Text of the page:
In Transaction Costs, Institutions and Economic Performance (1992), Douglass C. North argues that institutions, understood as the set of rules in a society, are key in the determination of transaction costs. In this sense, institutions that facilitate low transaction costs, boost economic growth.
Douglass North states that there are four factors that comprise transaction costs – "measurement," "enforcement," "ideological attitudes and perceptions," and "the size of the market." Measurement refers to the calculation of the value of all aspects of the good or service involved in the transaction. Enforcement can be defined as the need for an unbiased third party to ensure that neither party involved in the transaction reneges on their part of the deal. These first two factors appear in the concept of ideological attitudes and perceptions, North's third aspect of transaction costs. Ideological attitudes and perceptions encapsulate each individual's set of values, which influences their interpretation of the world. The final aspect of transaction costs, according to North, is market size, which affects the partiality or impartiality of transactions.
Transaction costs can be divided into three broad categories:
- Search and information costs are costs such as in determining that the required good is available on the market, which has the lowest price, etc.
- Bargaining costs are the costs required to come to an acceptable agreement with the other party to the transaction, drawing up an appropriate contract and so on. In game theory this is analyzed for instance in the game of chicken. On asset markets and in market microstructure, the transaction cost is some function of the distance between the bid and ask.
- Policing and enforcement costs are the costs of making sure the other party sticks to the terms of the contract, and taking appropriate action (often through the legal system) if this turns out not to be the case.
For example, the buyer of a used car faces a variety of different transaction costs. The search costs are the costs of finding a car and determining the car's condition. The bargaining costs are the costs of negotiating a price with the seller. The policing and enforcement costs are the costs of ensuring that the seller delivers the car in the promised condition.
History of developmentEdit
These individual actions are really trans-actions instead of either individual behavior or the "exchange" of commodities. It is this shift from commodities and individuals to transactions and working rules of collective action that marks the transition from the classical and hedonic schools to the institutional schools of economic thinking. The shift is a change in the ultimate unit of economic investigation. The classic and hedonic economists, with their communistic and anarchistic offshoots, founded their theories on the relation of man to nature, but institutionalism is a relation of man to man. The smallest unit of the classic economists was a commodity produced by labor. The smallest unit of the hedonic economists was the same or similar commodity enjoyed by ultimate consumers. One was the objective side, the other the subjective side, of the same relation between the individual and the forces of nature. The outcome, in either case, was the materialistic metaphor of an automatic equilibrium, analogous to the waves of the ocean, but personified as "seeking their level." But the smallest unit of the institutional economists is a unit of activity – a transaction, with its participants. Transactions intervene between the labor of the classic economists and the pleasures of the hedonic economists, simply because it is society that controls access to the forces of nature, and transactions are, not the "exchange of commodities," but the alienation and acquisition, between individuals, of the rights of property and liberty created by society, which must therefore be negotiated between the parties concerned before labor can produce, or consumers can consume, or commodities be physically exchanged".— John R. Commons, Institutional Economics, American Economic Review, Vol.21, pp.648-657, 1931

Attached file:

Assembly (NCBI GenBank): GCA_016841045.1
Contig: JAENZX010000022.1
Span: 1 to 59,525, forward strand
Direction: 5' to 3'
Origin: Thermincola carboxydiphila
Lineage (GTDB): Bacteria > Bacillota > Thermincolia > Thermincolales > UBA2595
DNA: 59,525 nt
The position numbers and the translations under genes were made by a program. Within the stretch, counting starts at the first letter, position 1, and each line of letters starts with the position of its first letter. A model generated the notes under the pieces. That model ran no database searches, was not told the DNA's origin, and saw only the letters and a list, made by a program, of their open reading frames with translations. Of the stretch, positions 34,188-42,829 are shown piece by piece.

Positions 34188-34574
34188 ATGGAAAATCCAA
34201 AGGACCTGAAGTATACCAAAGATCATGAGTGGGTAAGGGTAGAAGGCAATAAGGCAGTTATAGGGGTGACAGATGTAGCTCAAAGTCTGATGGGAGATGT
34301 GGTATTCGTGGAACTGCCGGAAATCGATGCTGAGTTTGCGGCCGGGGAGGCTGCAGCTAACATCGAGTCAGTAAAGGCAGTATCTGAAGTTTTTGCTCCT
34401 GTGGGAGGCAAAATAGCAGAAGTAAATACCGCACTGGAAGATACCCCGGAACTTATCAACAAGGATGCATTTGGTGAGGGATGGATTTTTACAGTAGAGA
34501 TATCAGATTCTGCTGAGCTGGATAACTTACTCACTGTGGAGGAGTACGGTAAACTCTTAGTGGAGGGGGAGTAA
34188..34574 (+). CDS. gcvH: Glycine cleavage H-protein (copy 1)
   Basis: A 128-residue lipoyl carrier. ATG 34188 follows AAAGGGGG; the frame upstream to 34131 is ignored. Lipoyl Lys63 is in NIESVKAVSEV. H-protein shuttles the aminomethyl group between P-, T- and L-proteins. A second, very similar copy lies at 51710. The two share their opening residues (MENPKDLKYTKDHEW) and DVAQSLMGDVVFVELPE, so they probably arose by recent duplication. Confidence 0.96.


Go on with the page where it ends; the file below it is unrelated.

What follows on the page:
The term "transaction cost" is frequently thought to have been coined by Ronald Coase, who used it to develop a theoretical framework for predicting when certain economic tasks would be performed by firms, and when they would be performed on the market. However, the term is actually absent from his early work up to the 1970s. While he did not coin the specific term, Coase indeed discussed "costs of using the price mechanism" in his 1937 paper The Nature of the Firm, where he first discusses the concept of transaction costs, and refers to the "Costs of Market Transactions" in his seminal work, The Problem of Social Cost (1960). The term "Transaction Costs" itself can instead be traced back to the monetary economics literature of the 1950s, and does not appear to have been consciously 'coined' by any particular individual.
Arguably, transaction cost reasoning became most widely known through Oliver E. Williamson's Transaction Cost Economics. Today, transaction cost economics is used to explain a number of different behaviours. Often this involves considering as "transactions" not only the obvious cases of buying and selling, but also day-to-day emotional interactions, informal gift exchanges, etc. Oliver E. Williamson, one of the most cited social scientist at the turn of the century, was awarded the 2009 Nobel Memorial Prize in Economics.
According to Williamson, the determinants of transaction costs are frequency, specificity, uncertainty, limited rationality, and opportunistic behavior.